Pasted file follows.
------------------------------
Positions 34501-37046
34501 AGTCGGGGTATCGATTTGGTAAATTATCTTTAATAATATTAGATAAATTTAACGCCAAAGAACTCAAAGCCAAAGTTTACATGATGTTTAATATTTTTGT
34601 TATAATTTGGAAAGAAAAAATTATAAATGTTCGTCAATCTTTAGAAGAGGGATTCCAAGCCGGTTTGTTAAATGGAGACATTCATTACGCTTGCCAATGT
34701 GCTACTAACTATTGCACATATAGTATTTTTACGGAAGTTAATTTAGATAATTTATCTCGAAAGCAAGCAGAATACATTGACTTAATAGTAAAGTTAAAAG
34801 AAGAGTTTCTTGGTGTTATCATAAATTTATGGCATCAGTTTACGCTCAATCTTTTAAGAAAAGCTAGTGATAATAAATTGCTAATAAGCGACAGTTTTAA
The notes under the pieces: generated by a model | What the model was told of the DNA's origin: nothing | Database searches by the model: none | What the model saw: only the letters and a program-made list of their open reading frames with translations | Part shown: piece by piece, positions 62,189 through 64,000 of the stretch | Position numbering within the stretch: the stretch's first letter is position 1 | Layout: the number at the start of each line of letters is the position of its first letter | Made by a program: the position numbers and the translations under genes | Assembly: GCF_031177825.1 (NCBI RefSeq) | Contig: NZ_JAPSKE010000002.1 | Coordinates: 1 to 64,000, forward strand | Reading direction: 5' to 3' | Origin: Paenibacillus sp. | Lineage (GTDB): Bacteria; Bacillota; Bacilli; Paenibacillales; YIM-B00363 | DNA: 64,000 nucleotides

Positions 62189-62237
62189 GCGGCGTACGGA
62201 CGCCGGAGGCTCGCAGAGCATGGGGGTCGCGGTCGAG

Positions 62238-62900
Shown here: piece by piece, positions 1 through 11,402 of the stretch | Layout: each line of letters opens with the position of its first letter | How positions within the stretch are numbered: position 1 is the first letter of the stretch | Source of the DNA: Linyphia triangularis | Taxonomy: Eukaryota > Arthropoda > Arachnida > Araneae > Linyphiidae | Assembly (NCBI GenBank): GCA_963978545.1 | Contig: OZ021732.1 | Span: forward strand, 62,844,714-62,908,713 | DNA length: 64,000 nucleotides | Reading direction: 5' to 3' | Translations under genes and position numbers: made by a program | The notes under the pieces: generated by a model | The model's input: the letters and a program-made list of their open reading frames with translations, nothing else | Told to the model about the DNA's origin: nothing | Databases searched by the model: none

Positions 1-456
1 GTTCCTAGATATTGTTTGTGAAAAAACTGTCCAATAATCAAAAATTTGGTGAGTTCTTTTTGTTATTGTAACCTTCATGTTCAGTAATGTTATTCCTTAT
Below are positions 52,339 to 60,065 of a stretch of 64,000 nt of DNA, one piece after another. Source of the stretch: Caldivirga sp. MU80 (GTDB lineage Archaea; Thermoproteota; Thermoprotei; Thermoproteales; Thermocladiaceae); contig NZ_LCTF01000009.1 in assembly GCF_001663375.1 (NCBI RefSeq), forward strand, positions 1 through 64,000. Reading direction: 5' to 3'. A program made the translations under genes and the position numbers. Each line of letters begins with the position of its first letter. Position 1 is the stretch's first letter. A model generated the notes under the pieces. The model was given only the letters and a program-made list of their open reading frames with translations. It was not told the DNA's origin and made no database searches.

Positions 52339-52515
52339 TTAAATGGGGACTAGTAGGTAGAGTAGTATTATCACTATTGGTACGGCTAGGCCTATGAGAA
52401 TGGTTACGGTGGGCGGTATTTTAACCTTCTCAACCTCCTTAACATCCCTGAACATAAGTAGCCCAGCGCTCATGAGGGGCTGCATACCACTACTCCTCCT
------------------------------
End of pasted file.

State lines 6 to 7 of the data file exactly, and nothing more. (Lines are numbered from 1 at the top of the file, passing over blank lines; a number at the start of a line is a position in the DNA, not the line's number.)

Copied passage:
The notes under the pieces: generated by a model | What the model was told of the DNA's origin: nothing | Database searches by the model: none | What the model saw: only the letters and a program-made list of their open reading frames with translations | Part shown: piece by piece, positions 62,189 through 64,000 of the stretch | Position numbering within the stretch: the stretch's first letter is position 1 | Layout: the number at the start of each line of letters is the position of its first letter | Made by a program: the position numbers and the translations under genes | Assembly: GCF_031177825.1 (NCBI RefSeq) | Contig: NZ_JAPSKE010000002.1 | Coordinates: 1 to 64,000, forward strand | Reading direction: 5' to 3' | Origin: Paenibacillus sp. | Lineage (GTDB): Bacteria; Bacillota; Bacilli; Paenibacillales; YIM-B00363 | DNA: 64,000 nucleotides

Positions 62189-62237